The horrifying mass murders at theÂ Washington Navy YardÂ andÂ Sandy Hook Elementary SchoolÂ were both committed by individuals with long-standing mental-health problems.Â The eventsÂ galvanized a national discussion about how to improve the accessibility and quality ofÂ our mental-health system.
At the same time, these tragedies can paint in the mind of the public a false image of the mentally ill as universally violent and dangerous rather than human beings in need of assistance and compassionate care.Â That may account for why a shamefully large number of mentally ill people are behind bars.Â L.A. County Sheriff Lee Baca has found himself heading whatÂ he callsÂ â€œthe nationâ€™s largest mental hospital:â€ The L.A. County Jail.
While protecting public safety is a critical concern, itâ€™s important to maintain perspective when analyzing the role of mental illness in violent crime.Â Harold Pollack, PhD,Â of the University of ChicagoÂ puts it this way:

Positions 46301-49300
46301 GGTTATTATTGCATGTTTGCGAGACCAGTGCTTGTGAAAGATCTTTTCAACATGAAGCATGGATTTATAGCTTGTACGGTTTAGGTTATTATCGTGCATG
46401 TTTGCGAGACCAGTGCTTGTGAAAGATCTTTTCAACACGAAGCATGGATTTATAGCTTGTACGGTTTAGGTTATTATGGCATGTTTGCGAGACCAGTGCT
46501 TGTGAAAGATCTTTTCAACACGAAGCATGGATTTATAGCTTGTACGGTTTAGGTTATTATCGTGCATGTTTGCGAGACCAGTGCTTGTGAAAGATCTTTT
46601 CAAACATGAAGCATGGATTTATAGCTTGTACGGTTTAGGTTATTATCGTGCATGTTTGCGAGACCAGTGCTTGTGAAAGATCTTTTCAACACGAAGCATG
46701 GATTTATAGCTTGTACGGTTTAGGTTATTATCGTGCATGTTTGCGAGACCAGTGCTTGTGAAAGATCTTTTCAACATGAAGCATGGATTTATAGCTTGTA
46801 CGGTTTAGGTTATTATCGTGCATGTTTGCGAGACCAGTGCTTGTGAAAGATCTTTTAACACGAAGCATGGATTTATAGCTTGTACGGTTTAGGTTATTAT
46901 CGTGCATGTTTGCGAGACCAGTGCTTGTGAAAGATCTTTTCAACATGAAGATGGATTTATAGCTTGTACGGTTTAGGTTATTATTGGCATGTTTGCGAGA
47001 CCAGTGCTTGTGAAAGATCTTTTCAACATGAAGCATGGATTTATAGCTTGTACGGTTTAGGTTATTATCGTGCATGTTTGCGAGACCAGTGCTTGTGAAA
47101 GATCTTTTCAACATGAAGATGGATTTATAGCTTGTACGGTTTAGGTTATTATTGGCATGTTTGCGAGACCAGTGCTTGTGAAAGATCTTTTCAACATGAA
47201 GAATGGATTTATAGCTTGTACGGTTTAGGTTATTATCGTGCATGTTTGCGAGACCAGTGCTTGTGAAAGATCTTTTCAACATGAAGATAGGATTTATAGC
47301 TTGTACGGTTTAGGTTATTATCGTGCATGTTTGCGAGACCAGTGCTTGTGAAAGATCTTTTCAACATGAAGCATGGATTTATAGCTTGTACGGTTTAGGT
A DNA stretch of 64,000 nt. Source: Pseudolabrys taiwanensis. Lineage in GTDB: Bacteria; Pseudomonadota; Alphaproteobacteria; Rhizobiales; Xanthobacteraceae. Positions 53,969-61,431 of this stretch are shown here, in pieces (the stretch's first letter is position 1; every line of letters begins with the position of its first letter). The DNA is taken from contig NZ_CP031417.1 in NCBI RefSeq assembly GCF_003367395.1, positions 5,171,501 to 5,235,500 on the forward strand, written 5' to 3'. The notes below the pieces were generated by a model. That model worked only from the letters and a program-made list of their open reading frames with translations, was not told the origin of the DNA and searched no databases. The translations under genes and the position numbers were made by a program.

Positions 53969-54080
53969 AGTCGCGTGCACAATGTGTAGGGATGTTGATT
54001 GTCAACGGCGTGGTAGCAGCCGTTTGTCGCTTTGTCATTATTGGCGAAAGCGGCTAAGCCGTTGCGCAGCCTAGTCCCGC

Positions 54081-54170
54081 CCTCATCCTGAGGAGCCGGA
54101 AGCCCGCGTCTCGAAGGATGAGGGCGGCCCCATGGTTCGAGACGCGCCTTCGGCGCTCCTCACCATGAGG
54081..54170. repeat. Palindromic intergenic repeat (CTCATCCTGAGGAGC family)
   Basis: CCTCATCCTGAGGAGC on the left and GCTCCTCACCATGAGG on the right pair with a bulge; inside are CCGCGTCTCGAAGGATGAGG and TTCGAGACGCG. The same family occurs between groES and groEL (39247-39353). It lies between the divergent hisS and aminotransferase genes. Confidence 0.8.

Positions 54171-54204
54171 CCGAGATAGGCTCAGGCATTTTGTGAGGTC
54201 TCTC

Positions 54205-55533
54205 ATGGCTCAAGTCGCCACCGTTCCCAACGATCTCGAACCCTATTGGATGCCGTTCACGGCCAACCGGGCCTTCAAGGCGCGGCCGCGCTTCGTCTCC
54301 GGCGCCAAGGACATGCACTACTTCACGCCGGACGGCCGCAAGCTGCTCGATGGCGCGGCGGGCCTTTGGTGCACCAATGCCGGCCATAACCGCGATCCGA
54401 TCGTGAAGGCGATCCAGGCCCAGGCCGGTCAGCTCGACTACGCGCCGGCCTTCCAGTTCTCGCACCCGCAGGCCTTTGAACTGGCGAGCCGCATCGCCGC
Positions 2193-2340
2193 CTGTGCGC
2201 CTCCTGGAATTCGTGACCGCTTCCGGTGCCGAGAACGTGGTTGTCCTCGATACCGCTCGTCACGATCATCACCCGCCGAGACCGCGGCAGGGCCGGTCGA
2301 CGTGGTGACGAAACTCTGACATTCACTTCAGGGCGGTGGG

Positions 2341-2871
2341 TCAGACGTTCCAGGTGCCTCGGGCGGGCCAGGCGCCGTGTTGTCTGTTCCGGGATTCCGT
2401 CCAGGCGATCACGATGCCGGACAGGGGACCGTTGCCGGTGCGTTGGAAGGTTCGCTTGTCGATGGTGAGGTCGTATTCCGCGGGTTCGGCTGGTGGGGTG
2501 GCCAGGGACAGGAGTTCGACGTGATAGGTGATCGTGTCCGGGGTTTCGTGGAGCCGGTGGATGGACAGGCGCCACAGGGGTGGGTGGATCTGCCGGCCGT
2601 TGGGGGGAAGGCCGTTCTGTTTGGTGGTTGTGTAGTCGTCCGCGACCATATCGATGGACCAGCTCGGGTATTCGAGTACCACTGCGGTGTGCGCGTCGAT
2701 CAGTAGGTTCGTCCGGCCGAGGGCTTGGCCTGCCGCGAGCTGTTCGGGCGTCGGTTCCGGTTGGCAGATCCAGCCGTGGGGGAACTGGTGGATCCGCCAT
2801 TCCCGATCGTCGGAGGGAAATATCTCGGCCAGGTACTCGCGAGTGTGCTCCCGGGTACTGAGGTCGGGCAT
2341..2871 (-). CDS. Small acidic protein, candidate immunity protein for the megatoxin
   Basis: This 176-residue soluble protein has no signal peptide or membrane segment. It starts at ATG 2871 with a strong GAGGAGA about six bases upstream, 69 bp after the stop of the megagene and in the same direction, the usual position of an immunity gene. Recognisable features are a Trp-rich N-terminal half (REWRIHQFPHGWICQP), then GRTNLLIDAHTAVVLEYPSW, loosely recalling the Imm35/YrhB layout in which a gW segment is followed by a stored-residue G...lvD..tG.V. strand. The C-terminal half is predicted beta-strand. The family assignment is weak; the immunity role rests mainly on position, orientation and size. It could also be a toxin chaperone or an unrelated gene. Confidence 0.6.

Millions of Americans suffer from some form of severe mental illness, or SMI. Itâ€™s important to remember that the vast majority of these men and women have never committed a violent crime and never will commit one. Indeed, the mentally ill are often victims of violent crime, a social problem that has not received sufficient attention.
To dig into these important issues in a productive way,Â Stanford medical school heldÂ a Health Policy ForumÂ devoted to the topic â€œSerious Mental Illness: How can we promote public health and public safety?â€ Harold Pollack and Lee Baca graciously came to Stanford for the forum and were joined by Laura Roberts, MD, Chairman of the Department of Psychiatry and Behavioral Sciences and a national expert in serious mental illness.